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7Divorce: a series of stressful experiences for the entire family that begins with marital difficulties before the divorce and includes a complex series of life changes as the marriage unravels and its members reorganize their lives.8Describe the stress level of caring for a toddler. oStresses & strains of caring for a toddler MORE than for an infant9Older siblings tend to take what three roles in the lives of younger siblings? 625.1. Emotional support626. - Brothers and sisters confide in one another, often more than they confide in their parents. 627. - they protect and comfort one another in rough times. 628.2. Caregiving Services629. - they babysit and tend young children. 630.3. Teachers631. - Although older brothers and sisters are not always as skilled at teaching as parents are, they clearly feel a special responsibility to teach, and younger siblingsactively seek their guidance on any number of things.632.- provide social experience.633.- Having at least one sibling to interact with has positive effects on a child's social cognitive development and social skill1Sibling relationships are described by two terms – what are they? Closeness and conflict (sibling rivalry)2Marriage happiness highs and lows. 634.-Satisfaction LOWSoccur after first year, on becoming new parents, and witheach additional child 635.-HIGHSbefore children and after empty nest1What is the empty nest syndrome? odescribes the family after the departure of the last childoa phase of the family life cycle that became common only starting in the 20th century as people began to live longer but have fewer children2What factors predict a better adjustment to parenting?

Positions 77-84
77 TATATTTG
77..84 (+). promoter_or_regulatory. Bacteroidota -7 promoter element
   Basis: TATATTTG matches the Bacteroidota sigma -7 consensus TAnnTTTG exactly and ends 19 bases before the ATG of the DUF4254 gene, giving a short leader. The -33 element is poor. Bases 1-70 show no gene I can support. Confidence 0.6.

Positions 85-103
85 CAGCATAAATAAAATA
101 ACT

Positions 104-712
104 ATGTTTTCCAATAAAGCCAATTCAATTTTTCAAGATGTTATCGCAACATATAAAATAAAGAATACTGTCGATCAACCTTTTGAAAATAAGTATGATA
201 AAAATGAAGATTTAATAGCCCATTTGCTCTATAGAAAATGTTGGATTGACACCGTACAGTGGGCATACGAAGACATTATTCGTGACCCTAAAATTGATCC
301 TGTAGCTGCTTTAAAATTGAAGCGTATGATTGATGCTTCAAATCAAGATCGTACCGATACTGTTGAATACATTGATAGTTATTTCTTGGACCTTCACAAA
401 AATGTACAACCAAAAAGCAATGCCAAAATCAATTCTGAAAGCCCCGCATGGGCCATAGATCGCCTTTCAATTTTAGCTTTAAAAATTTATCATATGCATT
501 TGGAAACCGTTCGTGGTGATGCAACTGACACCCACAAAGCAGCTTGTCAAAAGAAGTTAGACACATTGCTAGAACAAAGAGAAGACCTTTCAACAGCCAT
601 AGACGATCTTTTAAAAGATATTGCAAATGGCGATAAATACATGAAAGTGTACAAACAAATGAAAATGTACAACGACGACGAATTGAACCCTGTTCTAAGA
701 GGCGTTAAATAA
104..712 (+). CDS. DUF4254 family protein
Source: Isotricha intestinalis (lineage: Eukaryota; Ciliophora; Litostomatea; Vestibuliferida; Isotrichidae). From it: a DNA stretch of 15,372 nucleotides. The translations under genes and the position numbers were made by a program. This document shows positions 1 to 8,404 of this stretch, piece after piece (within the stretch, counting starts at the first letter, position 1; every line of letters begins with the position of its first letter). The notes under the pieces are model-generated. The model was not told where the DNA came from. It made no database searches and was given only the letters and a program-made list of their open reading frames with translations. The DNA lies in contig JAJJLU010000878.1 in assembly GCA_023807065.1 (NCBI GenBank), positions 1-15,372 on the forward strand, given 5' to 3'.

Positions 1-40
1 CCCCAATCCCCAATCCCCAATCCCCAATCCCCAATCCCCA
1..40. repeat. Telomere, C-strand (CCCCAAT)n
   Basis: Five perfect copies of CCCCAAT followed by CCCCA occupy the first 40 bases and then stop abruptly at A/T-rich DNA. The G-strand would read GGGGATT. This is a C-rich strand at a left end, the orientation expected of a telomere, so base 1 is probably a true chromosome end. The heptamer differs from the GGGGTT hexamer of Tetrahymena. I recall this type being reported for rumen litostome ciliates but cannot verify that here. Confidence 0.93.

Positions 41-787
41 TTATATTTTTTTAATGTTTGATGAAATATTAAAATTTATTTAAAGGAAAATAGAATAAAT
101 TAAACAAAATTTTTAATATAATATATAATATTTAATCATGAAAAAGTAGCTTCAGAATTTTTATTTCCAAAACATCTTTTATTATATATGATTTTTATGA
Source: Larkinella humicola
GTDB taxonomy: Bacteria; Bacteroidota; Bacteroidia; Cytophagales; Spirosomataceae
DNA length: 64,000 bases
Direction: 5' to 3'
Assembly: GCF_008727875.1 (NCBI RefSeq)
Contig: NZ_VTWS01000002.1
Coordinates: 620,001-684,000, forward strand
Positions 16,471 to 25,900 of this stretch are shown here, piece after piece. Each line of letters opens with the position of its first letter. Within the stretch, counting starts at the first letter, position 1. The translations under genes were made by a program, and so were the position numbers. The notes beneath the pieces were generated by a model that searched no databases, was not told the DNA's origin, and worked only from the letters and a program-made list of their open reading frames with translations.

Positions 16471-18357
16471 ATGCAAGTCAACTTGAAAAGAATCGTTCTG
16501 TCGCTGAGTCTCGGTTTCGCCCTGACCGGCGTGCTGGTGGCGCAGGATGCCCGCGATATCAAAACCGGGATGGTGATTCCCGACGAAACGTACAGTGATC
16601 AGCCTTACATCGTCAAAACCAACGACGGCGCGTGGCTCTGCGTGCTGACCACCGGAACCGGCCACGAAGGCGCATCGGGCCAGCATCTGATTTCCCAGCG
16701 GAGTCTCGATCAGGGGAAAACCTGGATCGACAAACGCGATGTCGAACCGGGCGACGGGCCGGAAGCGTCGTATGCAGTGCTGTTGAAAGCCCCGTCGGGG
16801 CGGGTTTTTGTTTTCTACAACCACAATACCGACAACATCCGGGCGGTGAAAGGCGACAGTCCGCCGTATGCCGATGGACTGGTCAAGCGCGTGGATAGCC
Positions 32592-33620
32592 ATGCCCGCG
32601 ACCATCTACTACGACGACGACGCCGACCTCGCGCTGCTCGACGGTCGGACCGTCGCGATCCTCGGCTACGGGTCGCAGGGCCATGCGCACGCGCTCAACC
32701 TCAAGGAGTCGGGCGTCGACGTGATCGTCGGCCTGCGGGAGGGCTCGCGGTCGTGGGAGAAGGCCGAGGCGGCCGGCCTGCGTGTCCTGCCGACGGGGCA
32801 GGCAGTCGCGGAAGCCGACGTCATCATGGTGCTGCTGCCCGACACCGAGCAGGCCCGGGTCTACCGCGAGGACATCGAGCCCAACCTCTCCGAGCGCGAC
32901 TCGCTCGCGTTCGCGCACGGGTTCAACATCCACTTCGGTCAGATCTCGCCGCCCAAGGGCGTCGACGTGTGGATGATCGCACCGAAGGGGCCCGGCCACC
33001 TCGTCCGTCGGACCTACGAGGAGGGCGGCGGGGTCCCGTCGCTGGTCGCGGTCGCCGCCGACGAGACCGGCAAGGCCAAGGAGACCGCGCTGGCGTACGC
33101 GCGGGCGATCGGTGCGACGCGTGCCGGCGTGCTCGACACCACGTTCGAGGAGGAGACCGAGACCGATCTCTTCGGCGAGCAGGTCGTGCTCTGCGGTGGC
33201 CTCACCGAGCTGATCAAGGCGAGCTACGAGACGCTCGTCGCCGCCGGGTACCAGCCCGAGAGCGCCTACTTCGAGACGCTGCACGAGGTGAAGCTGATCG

636.-active participant637.-nurturer638.-teacher639.-communicator1What is a‘crowded nest’ – see also short article posted on Canvas.oTwenty something year olds moving back in with their parents(27% of adult children live with their parents)640.641.Achievement Ch. 101InstinctsoFAPs- fixed pattern throughout a specieso“Unlearned”oGenetic, inheritedoExamples: imprinting reflexes: rooting and sucking2Drives vs. incentives (know examples) , oDrives: internal, physiological needs that drive the organism to engage in behaviors which reduce the need (hunger, thirst, etc)oIncentives: are external positive or negative environmental stimuli, rewards and punishments, and can be conditioned1drive-reduction theory:oDrive-reduction theoryNeeds or desires that serve to energize and direct behavior toward a goal Drive states-are created by needswhich are internal or incentiveswhich are externalPhysiological needs create psychological drive states that causeone to engage in behaviors that will reduce or satisfy the needThe aim of drive reduction is stability or homeostasis/reduce arousal Drive states are arousingThe behavior caused by the “drive-state” satisfies the need; arousal is then reduced Needs(internal) (push)Create psychological states (drive/arousal)Cause behaviors which reduce the need and decrease the driveHomeostasisis maintainedBalance, equilibrium, steady stateHunger, thirst, body temperatureSurvivalIncentive